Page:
+ vice versa.
+
+ A Complete Bipartite Graph is a graph with its vertices partitioned
+ into two groups, V1 and V2. Each v in V1 is connected to every v in
+ V2, and vice versa.
+
+ PLOTTING: Upon construction, the position dictionary is filled to
+ override the springlayout algorithm. By convention, each complete
+ bipartite graph will be displayed with the first n1 nodes on the
+ top row (at y=1) from left to right. The remaining n2 nodes appear
+ at y=0, also from left to right. The shorter row (partition with
+ fewer nodes) is stretched to the same length as the longer row,
+ unless the shorter row has 1 node; in which case it is centered.
+ The x values in the plot are in domain [0,maxn1,n2].
+
+ In the Complete Bipartite graph, there is a visual difference in
+ using the springlayout algorithm vs. the position dictionary used
+ in this constructor. The position dictionary flattens the graph and
+ separates the partitioned nodes, making it clear which nodes an
+ edge is connected to. The Complete Bipartite graph plotted with the
+ springlayout algorithm tends to center the nodes in n1 (see
+ spring_med in examples below), thus overlapping its nodes and
+ edges, making it typically hard to decipher.
+
+ Filling the position dictionary in advance adds O(n) to the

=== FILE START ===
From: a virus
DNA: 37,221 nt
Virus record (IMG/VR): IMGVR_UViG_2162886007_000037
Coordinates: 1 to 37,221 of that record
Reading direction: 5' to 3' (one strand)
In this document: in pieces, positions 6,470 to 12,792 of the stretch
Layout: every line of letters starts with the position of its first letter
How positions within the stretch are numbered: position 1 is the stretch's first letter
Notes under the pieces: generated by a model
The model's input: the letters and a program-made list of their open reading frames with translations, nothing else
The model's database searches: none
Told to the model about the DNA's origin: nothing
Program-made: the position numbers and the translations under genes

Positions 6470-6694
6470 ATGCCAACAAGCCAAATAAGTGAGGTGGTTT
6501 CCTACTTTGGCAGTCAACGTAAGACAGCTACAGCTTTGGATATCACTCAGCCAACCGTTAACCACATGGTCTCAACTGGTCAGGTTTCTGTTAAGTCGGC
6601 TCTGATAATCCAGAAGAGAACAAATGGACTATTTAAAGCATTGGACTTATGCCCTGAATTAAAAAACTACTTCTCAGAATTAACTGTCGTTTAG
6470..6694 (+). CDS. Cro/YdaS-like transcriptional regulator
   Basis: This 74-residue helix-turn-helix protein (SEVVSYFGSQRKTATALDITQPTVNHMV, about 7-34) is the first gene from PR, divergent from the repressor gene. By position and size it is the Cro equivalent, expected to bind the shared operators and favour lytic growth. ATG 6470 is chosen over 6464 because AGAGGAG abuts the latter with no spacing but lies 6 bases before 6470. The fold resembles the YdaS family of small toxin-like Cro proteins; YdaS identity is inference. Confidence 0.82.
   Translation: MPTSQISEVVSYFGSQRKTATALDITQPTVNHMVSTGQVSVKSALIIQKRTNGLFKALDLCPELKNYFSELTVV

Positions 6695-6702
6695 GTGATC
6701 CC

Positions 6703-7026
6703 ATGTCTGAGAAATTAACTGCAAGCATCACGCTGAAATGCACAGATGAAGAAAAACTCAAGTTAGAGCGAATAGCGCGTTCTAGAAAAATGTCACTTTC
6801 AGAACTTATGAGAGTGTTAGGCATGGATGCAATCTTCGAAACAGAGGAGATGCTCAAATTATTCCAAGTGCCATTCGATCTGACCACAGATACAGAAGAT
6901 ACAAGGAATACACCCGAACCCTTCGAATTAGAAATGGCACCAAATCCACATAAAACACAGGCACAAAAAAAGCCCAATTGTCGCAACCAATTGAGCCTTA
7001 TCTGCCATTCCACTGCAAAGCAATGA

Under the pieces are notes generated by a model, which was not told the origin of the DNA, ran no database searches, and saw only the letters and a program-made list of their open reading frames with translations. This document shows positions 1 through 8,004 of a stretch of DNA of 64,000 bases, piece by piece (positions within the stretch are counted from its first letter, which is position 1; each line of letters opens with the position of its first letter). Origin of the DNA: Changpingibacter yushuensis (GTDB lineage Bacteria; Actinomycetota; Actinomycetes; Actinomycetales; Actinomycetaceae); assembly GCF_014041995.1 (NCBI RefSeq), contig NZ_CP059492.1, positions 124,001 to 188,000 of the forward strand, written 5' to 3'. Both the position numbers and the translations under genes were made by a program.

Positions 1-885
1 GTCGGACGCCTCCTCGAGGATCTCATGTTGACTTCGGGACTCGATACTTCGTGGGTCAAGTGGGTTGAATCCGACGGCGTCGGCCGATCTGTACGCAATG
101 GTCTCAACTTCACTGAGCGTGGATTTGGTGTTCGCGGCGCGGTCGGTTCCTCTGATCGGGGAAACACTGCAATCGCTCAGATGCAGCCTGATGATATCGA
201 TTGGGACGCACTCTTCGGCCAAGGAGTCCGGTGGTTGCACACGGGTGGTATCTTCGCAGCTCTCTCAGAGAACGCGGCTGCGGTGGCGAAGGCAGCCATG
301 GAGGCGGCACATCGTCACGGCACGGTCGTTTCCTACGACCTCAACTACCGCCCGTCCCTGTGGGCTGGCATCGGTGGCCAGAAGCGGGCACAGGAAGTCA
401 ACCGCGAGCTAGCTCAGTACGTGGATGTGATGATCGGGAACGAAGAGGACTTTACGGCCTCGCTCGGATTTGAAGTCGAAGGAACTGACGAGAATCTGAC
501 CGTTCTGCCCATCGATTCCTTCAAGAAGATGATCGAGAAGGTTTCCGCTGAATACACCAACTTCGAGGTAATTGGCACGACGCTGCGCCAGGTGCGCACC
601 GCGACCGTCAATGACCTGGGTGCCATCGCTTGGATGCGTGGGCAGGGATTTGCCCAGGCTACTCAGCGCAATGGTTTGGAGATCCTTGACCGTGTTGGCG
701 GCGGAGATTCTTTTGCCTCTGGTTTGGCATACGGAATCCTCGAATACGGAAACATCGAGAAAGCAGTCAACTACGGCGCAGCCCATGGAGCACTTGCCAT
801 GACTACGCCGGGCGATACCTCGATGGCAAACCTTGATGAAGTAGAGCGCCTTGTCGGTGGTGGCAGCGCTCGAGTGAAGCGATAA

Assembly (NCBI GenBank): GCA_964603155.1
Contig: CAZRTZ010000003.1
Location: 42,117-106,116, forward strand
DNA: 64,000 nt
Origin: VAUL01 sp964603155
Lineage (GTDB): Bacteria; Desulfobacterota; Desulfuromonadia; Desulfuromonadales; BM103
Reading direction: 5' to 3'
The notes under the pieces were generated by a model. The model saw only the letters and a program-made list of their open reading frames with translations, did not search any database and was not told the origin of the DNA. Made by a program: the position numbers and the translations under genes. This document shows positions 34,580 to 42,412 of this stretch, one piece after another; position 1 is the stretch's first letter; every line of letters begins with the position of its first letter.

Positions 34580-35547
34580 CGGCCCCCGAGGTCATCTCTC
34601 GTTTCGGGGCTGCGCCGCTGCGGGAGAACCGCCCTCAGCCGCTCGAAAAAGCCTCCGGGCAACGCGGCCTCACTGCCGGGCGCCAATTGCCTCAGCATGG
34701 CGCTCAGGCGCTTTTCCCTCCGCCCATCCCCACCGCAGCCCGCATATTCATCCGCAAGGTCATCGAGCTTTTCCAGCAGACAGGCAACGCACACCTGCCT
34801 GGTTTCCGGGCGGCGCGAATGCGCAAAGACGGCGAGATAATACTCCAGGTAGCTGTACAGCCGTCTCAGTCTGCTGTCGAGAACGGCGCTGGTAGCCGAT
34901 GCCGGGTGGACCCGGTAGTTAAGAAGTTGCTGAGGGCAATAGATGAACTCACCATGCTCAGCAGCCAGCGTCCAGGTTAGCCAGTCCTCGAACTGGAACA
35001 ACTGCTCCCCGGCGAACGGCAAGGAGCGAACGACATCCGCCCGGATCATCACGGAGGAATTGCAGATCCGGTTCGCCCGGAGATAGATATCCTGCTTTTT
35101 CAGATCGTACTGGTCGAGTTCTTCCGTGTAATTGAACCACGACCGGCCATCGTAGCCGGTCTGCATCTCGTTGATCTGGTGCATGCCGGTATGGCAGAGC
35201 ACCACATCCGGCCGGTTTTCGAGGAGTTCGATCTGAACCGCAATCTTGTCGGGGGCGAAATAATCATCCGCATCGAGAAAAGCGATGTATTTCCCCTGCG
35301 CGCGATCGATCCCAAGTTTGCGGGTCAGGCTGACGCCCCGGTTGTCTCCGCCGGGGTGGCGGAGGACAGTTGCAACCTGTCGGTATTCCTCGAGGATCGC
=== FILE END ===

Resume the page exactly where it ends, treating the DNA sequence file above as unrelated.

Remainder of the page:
+ constructor. Feel free to race the constructors below in the
+ examples section. The much larger difference is the time added by
+ the springlayout algorithm when plotting. (Also shown in the
+ example below). The spring model is typically described as
+ `O(n^3)`, as appears to be the case in the NetworkX source
+ code.
+
+ EXAMPLES: Two ways of constructing the complete bipartite graph,
+ using different layout algorithms::
+
+ sage: import networkx
+ sage: n = networkx.complete_bipartite_graph(389,157); spring_big = Graph(n) # long time
+ sage: posdict_big = graphs.CompleteBipartiteGraph(389,157) # long time
+
+ Compare the plotting::
+
+ sage: n = networkx.complete_bipartite_graph(11,17)
+ sage: spring_med = Graph(n)
+ sage: posdict_med = graphs.CompleteBipartiteGraph(11,17)
+
+ Notice here how the springlayout tends to center the nodes of n1
+
+ ::
+
+ sage: spring_med.show() # long time
+ sage: posdict_med.show() # long time
+
+ View many complete bipartite graphs with a Sage Graphics Array,
+ with this constructor (i.e., the position dictionary filled)::
+
+ sage: g = []
+ sage: j = []
+ sage: for i in range(9):
+ ... k = graphs.CompleteBipartiteGraph(i+1,4)
+ ... g.append(k)
+ ...
+ sage: for i in range(3):
+ ... n = []
+ ... for m in range(3):
+ ... n.append(g[3*i + m].plot(vertex_size=50, vertex_labels=False))
+ ... j.append(n)
+ ...
+ sage: G = sage.plot.graphics.GraphicsArray(j)
+ sage: G.show() # long time
+
+ We compare to plotting with the springlayout algorithm::